Parts of the Maruia Working Circle falls within the former Waimea County and are subject to the Waimea County Section of the Transitional Tasman District Plan. All forests are zoned Rural C. Rule 501.2 of the Transitional Plan states:

"Commercial forestry and the growing of trees for any purpose but excluding the logging or clearing of any areas of native forest, provided that the following shall be permitted:

(i) the logging or clearing of areas of native forest not exceeding 5ha in total over a period of five years;"

... in respect of proviso (i) above: The owner shall provide to the satisfaction of the District Planner a copy of a recent aerial photo of the locality which clearly and at reasonable scale identifies thereon the total 5ha proposed logging or clearance area or any intended staging of the work ...

"Note: the logging or clearance of native forest in excess of the above stated proviso is a conditional use in the zone. Refer to ordinance 502.10."

The total area of clearance in each of the sites which are the subject of a separate controlled activity application will not exceed 5 ha in total in any 5 year period. The

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total clearance over the whole of the Maruia working circle within the district will exceed 5 ha per 5 years.

5.3.2 Proposed Tasman District Plan

The TWCL forests are all located within the Rural 2 Zone.

Rule 17.5.10 in the Rural 2 Zone Rules is as follows:

“the destruction or removal of indigenous forest is a permitted activity if it complies with the following conditions:
  1. The activity does not contravene any other rule in Chapters 16, 17 or 18 of this Plan.
  2. The activity is subject to an approved sustainable forest management plan or permit under Part IIIA of the Forests Act 1949 and a copy of the approved plan or permit has been lodged with the Council.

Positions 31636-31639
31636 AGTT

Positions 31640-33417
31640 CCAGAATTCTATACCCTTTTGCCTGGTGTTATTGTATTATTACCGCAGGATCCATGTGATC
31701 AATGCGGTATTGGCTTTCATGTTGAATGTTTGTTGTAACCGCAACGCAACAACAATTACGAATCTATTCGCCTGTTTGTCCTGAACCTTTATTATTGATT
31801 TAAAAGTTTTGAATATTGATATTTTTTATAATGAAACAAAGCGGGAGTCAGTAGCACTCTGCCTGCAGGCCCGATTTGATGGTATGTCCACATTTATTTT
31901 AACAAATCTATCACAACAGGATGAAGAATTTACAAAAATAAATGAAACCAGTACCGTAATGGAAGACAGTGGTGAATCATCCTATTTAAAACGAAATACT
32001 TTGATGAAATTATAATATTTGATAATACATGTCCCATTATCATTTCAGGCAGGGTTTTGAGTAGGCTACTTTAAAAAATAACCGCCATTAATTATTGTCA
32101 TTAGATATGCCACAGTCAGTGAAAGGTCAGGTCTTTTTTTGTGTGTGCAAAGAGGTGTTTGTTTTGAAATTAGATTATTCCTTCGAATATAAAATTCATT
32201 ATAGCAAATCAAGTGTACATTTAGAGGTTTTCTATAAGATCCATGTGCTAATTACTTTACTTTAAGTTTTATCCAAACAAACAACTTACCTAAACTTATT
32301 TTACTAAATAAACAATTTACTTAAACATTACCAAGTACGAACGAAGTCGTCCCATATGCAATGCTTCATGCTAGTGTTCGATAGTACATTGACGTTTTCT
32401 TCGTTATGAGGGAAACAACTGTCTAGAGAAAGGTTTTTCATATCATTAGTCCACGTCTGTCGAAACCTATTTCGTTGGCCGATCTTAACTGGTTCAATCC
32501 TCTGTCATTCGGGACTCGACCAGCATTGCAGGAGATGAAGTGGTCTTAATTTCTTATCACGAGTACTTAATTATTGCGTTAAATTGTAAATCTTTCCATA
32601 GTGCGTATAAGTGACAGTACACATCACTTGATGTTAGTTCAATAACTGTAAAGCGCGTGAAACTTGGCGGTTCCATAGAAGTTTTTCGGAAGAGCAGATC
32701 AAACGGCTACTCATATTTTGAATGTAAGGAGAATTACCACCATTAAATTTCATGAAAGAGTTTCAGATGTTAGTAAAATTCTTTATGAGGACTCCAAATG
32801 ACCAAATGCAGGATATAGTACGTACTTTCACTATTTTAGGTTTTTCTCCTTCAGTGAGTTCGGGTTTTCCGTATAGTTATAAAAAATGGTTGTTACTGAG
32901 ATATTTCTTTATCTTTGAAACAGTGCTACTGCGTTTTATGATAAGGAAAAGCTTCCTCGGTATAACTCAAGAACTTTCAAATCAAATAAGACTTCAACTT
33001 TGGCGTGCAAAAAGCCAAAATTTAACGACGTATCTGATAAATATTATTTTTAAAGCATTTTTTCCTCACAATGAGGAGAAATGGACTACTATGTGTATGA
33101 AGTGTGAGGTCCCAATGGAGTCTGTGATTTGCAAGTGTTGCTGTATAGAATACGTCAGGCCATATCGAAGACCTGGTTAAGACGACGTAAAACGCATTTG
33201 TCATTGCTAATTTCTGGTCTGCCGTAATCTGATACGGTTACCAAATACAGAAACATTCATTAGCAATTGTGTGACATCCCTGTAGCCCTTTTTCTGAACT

3. Condition (b) does not apply if the area of indigenous forest to be destroyed or removed is less than 0.1 ha of indigenous forest over a five-year period".

Rule 17.5.11 in the Rural 2 Zone Rules is as follows:

“the destruction or removal of indigenous forest that does not comply with the conditions for a permitted activity is a controlled activity if it complies with the following standards and terms:
  1. The area of indigenous forest destroyed or removed is greater than 0.1 ha and less than 5 ha over a five year period.
  2. The forest is not on a lowland alluvial site.
  3. The site lies outside the coastal environment area.
The controlled activity rule limits destruction or removal of indigenous forest to 5 ha over any five year period. Beyond that, a discretionary activity consent is required. Similarly, the transitional plan permits the clearance of up to 5 ha “in total” of native forest over any 5 year period. Neither plan indicates the extent of the area within which the clearance area is to be assessed.

TWCL interprets the references in the proposed plan to the area of destruction, as relating to the size of individual contiguous logging or clearance areas. These areas will not exceed 0.05 ha. It adopts this interpretation because, unlike the transitional plan, the rule does not refer to “total” clearance areas. Accordingly, the council’s concern appears to be with the size of each clearance area rather than with the total clearance per site or per forest. On this interpretation no consent is required at all for the intended operation under the Proposed Plan. Nevertheless, applying a precautionary approach TWCL has separately applied for a controlled activity consent to counter any argument that the rule refers to the total non-contiguous area of clearance. Even on this conservative interpretation, up to 5 ha of clearance in total is allowed within any 5 year period.